I ended up making a deal with her:  I would roll out the crust if she did the rest, from finding a recipe to making sure we had all the ingredients to prep work to mixing, all of it.  She chose Strawberry Pie, and then she just, like, made it.  Because yes, baby thunder thighs are oh-so-squeezable, but older kids are where it's at.


I may have dropped the ball on supper (and packing... and most of the laundry) because the outdoors and my flower beds beckoned, but who cares?  We have pie!
Yes, she's wearing different clothes.  When one of your children asks if they can shower, you don't ask questions, you just let it happen.  She was in her jammies at 3 PM, but again, who cares?  We have pie!






Saturday, March 12, 2016

Light On, Light Off

It's always funny to me how home improvement projects not only, well, improve the home, but even more so, highlight the differences between the two people living in this home and engaging in the improvement.

Case in point:  Light bulbs.

Now, when I hear "Wifi light bulbs" I think "I bet that has something to do with the internet," because I am a veritable wizard when it comes to technology.  I have no idea what Derek thinks (I've written before on the differences between his brain and my brain; they are varied and vast), but based on his level of excitement when he first called me about these Wifi light bulbs he'd found at the store while benignly searching for dimmable LEDs, it's something like, "Wow!  Brilliant!  Smashing!"  (That is how foreign the interior of his mind is to me:  It could speak in a British accent, for all I know.)

First of all, I was right about the "something to do with internet" thing, because we do control these light bulbs from our phones via the Wifi, but what's so fun about these bulbs, as Derek explained to me, is that you can dim or brighten them from your phone, you can adjust the relative warmth or coolness of the light, and you can create "Scenes," such as the one called "Movie Lighting" Derek set up, where if I select that scene, the lights will adjust to a certain warmth and brightness optimal for movie-watching.  You can also set up a schedule for your lights, and they'll do whatever it is you've told them to do whenever it is you've told them to do it.

Another difference between Derek and me:  That he would even think of labeling the sconces in this way.
East sconce and West sconce?  What, I asked him, is wrong with Left sconce and Right sconce?!  East and West assumes I know which one is more Easterly and which one is more Westerly, and unless the sun is just rising over one and just setting over the other, this is something I never know!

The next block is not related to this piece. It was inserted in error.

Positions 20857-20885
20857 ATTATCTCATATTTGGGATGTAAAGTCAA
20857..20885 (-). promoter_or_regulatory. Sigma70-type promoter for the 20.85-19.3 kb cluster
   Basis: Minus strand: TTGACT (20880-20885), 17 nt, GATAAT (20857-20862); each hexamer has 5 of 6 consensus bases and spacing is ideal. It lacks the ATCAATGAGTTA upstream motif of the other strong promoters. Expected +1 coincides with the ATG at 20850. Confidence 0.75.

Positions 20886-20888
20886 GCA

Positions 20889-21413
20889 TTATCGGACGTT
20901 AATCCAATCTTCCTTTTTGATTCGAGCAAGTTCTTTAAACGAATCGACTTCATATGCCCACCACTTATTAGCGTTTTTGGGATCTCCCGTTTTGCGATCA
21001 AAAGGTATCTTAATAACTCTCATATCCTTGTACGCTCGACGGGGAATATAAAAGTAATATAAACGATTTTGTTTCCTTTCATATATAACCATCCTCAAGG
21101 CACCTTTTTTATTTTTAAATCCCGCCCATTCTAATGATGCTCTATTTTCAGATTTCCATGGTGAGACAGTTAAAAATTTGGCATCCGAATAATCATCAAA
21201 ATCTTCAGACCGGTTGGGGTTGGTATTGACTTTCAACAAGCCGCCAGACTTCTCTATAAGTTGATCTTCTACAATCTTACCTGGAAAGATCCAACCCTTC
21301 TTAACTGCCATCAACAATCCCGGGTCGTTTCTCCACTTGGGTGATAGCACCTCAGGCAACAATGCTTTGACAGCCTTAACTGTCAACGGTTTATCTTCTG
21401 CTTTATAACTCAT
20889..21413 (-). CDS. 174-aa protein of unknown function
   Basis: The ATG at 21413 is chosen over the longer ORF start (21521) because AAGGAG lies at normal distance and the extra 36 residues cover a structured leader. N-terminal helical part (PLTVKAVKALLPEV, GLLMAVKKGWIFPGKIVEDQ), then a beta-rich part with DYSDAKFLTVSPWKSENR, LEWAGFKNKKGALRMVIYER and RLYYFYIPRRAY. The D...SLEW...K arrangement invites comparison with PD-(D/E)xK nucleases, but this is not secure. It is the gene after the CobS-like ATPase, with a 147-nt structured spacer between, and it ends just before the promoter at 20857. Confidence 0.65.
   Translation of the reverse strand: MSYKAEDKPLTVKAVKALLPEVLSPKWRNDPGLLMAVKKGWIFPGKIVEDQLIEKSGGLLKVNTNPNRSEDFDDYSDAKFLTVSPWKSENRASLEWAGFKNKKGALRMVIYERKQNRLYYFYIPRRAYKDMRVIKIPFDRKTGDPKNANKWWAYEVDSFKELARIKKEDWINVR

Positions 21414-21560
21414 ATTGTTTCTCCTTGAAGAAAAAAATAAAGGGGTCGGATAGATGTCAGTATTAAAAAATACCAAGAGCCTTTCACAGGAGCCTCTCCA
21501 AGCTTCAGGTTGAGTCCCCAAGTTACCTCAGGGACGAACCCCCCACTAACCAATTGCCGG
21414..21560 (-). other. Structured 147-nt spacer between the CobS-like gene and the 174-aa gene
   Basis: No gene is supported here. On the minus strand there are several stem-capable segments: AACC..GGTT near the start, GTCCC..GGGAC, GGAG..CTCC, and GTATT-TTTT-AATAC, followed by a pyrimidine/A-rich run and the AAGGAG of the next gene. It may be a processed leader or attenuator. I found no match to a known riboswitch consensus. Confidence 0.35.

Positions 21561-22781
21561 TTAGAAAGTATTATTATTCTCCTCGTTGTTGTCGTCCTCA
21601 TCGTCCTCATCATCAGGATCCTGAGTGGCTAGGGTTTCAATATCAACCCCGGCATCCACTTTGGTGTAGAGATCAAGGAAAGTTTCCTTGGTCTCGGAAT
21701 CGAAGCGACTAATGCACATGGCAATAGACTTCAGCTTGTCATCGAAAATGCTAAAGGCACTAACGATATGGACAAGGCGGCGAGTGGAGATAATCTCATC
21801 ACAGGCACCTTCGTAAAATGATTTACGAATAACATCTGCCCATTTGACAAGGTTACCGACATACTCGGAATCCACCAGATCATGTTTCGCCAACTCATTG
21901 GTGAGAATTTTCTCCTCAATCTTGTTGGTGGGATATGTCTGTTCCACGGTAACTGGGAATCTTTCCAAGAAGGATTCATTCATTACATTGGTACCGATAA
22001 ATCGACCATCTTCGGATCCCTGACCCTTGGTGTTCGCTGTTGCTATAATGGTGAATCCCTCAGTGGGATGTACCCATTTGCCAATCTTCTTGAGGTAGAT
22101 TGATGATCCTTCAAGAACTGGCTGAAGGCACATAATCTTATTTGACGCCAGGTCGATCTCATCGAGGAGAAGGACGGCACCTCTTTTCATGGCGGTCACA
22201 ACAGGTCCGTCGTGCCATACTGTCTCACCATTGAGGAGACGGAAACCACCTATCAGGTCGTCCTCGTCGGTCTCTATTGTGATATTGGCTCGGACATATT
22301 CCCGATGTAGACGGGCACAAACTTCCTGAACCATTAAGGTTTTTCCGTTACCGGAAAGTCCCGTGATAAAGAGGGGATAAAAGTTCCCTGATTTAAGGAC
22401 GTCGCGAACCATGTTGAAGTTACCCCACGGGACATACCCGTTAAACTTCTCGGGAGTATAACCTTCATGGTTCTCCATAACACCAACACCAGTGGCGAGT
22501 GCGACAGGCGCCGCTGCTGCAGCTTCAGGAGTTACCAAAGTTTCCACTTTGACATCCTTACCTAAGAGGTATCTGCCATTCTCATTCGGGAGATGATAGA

I once read an article about how geese are able to navigate their yearly migrations so successfully each year, and it has something to do with magnets.  Like, in their brains.  These magnets somehow work with the magnetic fields of earth, which is fascinating and also terribly vague, I know.  Help a girl out, sciencey people?

Anywho, Derek must have these same magnets in spades in his own head, because he can travel somewhere once, and he will ever after know that route, and how to get to this place and that place and oh you just have to head north to get to this other place, all of which is useless to me, because there are no magnets in my head, or whatever it is that he has to thank for his reliable internal compass.  I need directions that sound like, "Next, you're gonna look for a crazy-big statue of a guy with a sword.  Turn LEFT at the sword-guy.  Go two more blocks, and turn RIGHT at the wrought-iron fence topped with fleurs-de-lis."  Now those?  Those are useful directions.

And yes, I know Right sconce and Left sconce could be confusing, as they change depending on whether you're looking at them or sitting on the couch under them.  (Derek says.)  Still.

Another neato thing about these lights are these settings:
Have we used any of these settings?  No.  But, see, we could if we wanted to!

Now, it's possible you're more like me, and you're reading this thinking, "Hmm, that sounds kind of neat.  Interesting.  Good to know."  However, if you're like Derek and all this Wifi light bulb business makes you go, "Holy cow- this is the most amazing thing since Midsomer Murders Season 17 finally showed up on Netflix- this makes my skirt blow up so much I feel like Marilyn Monroe over a subway vent except hopefully without the associated drug use/mental illness/poor life choices!"  If that is you, then here's what the box looks like for this little system that we are, indeed, satisfied with, at least one week into use:
I should also note that Derek got these at Lowe's, and they were 50% off, although I have no idea whether or not they're still on sale.  Oh, and another big plus is that because these are LEDs, they're energy-savers, and you know how I feel about all that.  (Hint:  Very strongly in favor of.)

And now I'll leave you with this photo of Caedmon with his Papa.  Derek's parents walked in on Saturday to help us with these sconces with their fancy light bulbs, and as soon as Caedmon saw that Dennis was dressed to work with tools (one of our youngest son's very favorite things), he scurried up the stairs and quickly returned proudly sporting similar accoutrements.